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New Jersey Attorney General Tells Prosecutors To Drop Marijuana Cases



New Jersey’s top law enforcement official has asked prosecutors to temporarily drop all cases involving marijuana while his office prepares to issue broader guidance on the state’s cannabis policy.

The move comes just a week after the same official, Attorney General Gurbir Grewal, shot down a local attempt to effectively decriminalize marijuana in Jersey City. Grewal voided the policy change, arguing that a municipal prosecutor doesn’t have the “legal authority” to decriminalize cannabis.

In his letter to Jacob Hudnut, the new municipal prosecutor of Jersey City, Grewal also lamented that his office wasn’t involved in talks around decriminalization.

“Hudson County Prosecutor Esther Suarez and I are deeply committed to promoting criminal justice reform and addressing social issues in this State,” he wrote. “That is why it is disappointing that you issued your memorandum without consulting either of us.”

But now Grewal is calling on prosecutors throughout the state to “seek an adjournment until September 4, 2018, or later, of any matter involving a marijuana-related offense pending in municipal court.” The directive, first reported by New Jersey Advance Media, takes effect immediately.

The attorney general’s office released a statement about the policy change Tuesday. It noted that Grewal “decided to convene a working group that would study [prosecutorial discretion in marijuana cases] and advise him on a statewide directive that he would issue in August and that would provide clarification about municipal prosecutors’ authority in these cases.”

“He also agreed to ask that municipal prosecutors statewide adjourn all marijuana-related offenses in municipal court until September 4, 2018, in order to provide time to develop the guidance,” the statement says.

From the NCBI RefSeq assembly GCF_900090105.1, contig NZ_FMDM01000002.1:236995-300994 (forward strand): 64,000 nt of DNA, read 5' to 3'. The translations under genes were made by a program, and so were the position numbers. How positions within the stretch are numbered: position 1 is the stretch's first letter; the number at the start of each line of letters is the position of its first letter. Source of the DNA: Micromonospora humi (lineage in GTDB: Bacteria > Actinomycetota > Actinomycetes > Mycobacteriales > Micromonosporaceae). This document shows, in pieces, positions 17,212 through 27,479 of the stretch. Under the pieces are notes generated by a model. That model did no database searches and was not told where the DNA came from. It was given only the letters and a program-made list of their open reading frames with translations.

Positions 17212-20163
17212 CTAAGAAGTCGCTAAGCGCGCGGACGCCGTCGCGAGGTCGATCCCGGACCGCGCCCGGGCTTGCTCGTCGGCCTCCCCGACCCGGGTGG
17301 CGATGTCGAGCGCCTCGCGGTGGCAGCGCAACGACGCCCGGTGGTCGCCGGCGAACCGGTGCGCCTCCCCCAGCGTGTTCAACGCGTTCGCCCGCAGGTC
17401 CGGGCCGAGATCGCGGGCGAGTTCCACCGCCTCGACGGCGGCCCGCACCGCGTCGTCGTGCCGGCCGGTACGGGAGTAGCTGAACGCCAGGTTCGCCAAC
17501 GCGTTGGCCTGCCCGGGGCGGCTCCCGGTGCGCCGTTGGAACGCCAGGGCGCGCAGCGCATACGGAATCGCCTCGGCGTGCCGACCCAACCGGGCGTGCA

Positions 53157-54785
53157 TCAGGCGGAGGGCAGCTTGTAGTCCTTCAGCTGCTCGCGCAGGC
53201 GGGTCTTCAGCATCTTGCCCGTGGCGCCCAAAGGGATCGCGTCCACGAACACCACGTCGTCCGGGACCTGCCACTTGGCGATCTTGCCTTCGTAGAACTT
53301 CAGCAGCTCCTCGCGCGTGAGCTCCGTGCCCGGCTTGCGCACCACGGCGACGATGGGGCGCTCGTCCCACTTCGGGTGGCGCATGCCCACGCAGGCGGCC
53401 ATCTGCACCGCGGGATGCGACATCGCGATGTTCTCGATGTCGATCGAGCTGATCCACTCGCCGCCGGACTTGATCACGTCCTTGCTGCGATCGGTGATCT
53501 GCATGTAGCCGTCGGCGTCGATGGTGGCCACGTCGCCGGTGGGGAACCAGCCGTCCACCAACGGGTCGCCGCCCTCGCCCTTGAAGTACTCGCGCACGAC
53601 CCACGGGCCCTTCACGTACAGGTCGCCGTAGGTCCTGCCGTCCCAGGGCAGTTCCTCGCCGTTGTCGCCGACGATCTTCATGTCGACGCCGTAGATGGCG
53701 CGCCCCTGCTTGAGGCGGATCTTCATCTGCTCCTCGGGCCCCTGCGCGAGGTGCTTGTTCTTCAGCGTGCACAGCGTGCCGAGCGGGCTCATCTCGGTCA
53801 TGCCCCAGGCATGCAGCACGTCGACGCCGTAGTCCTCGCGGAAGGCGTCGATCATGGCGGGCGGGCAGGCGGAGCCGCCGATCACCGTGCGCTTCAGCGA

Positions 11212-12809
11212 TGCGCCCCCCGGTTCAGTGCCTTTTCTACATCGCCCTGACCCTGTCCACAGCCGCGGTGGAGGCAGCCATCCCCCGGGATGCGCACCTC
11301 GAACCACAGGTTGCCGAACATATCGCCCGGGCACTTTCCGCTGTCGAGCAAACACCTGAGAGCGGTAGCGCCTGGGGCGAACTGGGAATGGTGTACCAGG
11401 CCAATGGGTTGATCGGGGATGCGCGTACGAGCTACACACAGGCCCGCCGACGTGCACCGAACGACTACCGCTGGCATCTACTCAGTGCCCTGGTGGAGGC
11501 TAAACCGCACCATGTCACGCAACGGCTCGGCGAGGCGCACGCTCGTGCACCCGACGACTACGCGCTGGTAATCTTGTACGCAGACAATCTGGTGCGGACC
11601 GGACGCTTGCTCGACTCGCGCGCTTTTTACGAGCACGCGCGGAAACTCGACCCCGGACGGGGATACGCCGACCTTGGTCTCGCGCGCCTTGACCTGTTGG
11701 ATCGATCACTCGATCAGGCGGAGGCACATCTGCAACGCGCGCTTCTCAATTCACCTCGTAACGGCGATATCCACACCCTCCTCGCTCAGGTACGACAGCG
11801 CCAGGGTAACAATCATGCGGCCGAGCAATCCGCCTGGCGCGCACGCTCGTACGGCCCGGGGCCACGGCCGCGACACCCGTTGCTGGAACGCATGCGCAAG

What gives?

It’s not entirely clear why the attorney general issued seemingly contradictory statements on state marijuana policy this month, but one theory concerns pending reform legislation to be considered in the state legislature.

A bill to fully legalize marijuana in New Jersey was delayed last month and is expected to be taken up in the coming months. New Jersey Governor Phil Murphy (D), who campaigned last year on ending cannabis prohibition, said on Tuesday that he was “not a big decriminalization fan.” Instead, he’s “all in” on cannabis legalization, arguing that the more modest policy change leaves the criminal marker intact without regulations that can protect consumers and generate revenue.

“Just as a general, conceptual matter, I’m not a big decriminalization fan,” Murphy said. “On the surface, it is intoxicating—you think that it’s a step in the right direction. It actually leaves the business in the hands of the bad guys, your kids are exposed, it’s not regulated, it’s not taxed.”

It’s possible that the attorney general is waiting to see how the measure plays out in the legislature before crafting more comprehensive guidance for municipal prosecutors with respect to marijuana.

While New Jersey has a limited medical cannabis program that Murphy has moved to expand since taking office in January, the state also has the second highest rate of marijuana arrests in the country. Only Wyoming has a higher arrest rate for cannabis-related offenses, reported.

Jersey City Mayor Steven Fulop celebrated the news from the attorney general’s office on Tuesday. In a tweet, he said that it was “[r]eally great NJ is moving in the right direction here.”

“I’m glad [Hudnut] + [Jersey City] started this convo on Thursday + the outcome is something that benefits more than just [Jersey City],” he wrote. “We’re lucky to have an Attorney General who thinks about social justice issues.”

That tweet comes days after Fulop reacted to news that the attorney general had voided the city prosecutor’s decriminalization memorandum. At the time, Fulop said that while he has “great respect for the letter, we still legally disagree.”

Fulop further disputed the notion that a municipal prosecutor couldn’t unilaterally amend city policy when it comes to marijuana enforcement.

“We know that court rules gives prosecutor the discretion to amend or dismiss charges as they see fit and decriminalization is the right thing to do as we shouldn’t continue a policy of creating records and ruining a person’s future over small quantities of marijuana,” he wrote.

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Kyle Jaeger is Marijuana Moment's Sacramento-based managing editor. His work has also appeared in High Times, VICE and attn.


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